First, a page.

I both love and am terrified of the ocean. Everyday people ask me, “Have you gone for a swim yet?” and I’m afraid to admit that I’m scared of the water, that when I can’t touch the sandy bottom anymore I panic and I’m sure I will drown. Not seeing the bottom, feeling my toes wrap and twist in deep beds of kelp, being pulled unaware further out to sea until I’m within the grips of something much more powerful than my sense of control. All of this frightens me.
On the way home from work, locals stop to take a swim to wash the dirt and stress of the office out of them before going home. You leave it at the shore and let the ocean demolish it. Just like leaving your shoes at the door, you leave your angst and worry at the threshold between land and sea. I go there for clarity. I go for peace. I go to remember things. I find that now when I approach the edge and let the tide swirl around my ankles I am overcome with the need to strip and jump in. I mostly watch and wait. I see other swimmers throw down their flip flops and shirts, and walk with familiarity and grace into the waves. They are going into the womb. They are going into the Mother to lie flat on their backs and watch the clouds pass over, to be cradled between land and sea and sea and sky. They dolphin flip down deep into the water and come up with treasures from the bottom. They swim dozens of yards out to sea and then they pray or they scream or they cry or they laugh. They just… release. And then they go home.
People tell me, I must swim at least once everyday. The island is a waste unless I do. So when I’m up to it, or when I’m curious about what the water will make me feel today, I go to the shore and remember Ocean Beach with my mom. When I was little we would walk next to the surf on foggy days. My mom liked teasing me by running closer and closer to the waves until the rolled cuffs at her knees were in the water and then run back. I became so frightened once that I started crying. She couldn’t swim and I was too afraid of the water to go out there after her. I was so afraid to have her out of my grasp, to give her over to something so unpredictable. She was teaching me how to lose control.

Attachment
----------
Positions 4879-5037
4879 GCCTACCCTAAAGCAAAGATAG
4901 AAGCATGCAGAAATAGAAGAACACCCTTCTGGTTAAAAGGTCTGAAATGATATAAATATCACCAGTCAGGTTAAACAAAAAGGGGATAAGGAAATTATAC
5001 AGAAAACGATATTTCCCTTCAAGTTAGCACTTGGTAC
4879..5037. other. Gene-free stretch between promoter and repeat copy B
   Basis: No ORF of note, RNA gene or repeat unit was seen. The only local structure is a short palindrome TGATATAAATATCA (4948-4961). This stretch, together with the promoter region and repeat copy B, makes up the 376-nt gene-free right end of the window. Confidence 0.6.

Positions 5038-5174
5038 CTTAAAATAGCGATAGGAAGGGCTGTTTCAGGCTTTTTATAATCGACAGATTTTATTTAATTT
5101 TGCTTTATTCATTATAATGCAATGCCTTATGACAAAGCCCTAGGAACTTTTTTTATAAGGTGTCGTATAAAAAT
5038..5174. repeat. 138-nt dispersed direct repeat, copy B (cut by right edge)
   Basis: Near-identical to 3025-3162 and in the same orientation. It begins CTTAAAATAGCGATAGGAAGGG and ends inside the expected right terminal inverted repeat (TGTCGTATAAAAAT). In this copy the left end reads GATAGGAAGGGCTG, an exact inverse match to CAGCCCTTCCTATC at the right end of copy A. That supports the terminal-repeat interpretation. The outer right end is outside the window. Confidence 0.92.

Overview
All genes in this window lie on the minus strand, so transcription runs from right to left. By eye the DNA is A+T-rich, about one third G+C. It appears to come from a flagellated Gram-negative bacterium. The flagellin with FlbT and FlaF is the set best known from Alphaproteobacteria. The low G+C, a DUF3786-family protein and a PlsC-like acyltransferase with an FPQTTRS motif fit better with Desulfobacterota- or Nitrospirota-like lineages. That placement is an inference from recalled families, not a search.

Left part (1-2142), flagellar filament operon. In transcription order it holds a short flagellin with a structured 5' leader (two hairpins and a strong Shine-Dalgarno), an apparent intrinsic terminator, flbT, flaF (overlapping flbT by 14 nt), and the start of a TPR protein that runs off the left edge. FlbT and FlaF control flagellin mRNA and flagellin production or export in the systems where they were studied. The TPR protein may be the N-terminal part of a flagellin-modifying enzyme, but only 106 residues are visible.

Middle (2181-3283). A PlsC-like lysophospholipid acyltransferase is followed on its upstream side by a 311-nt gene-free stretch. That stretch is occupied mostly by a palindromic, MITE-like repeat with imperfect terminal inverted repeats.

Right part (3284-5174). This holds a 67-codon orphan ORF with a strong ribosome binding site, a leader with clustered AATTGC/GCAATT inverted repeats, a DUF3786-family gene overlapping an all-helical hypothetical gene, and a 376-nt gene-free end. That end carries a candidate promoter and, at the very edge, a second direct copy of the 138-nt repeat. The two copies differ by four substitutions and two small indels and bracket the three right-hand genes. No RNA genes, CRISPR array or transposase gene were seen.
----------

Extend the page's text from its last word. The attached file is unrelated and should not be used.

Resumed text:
I look at the waves now, knowing that JAWS has already begun to return to the north shore. JAWS is a swell of water that makes the waves larger than the Mavericks at Half Moon Bay. JAWS is what you see when these waves curl over you 50 feet in the air. It has already started to change the anatomy of the local beach by shifting the sand up closer to the trees. The waves are much bigger and much closer. Farther out you can see even larger ones breaking where the ocean bottom drops down two thousand feet. The rip tide and the undertow are the strongest they’ve been since I arrived and are getting stronger. No one is swimming. Only bodysurfers and boogie boarders bob between the crests. The surfers will come when the waves are even bigger. I watch in the tide, sinking in the sand. It’s not a good idea. But I still want to and I might. I’ll keep watching. I’ll keep waiting. Slowly I’ll find ease in giving myself over to everything less predictable than myself.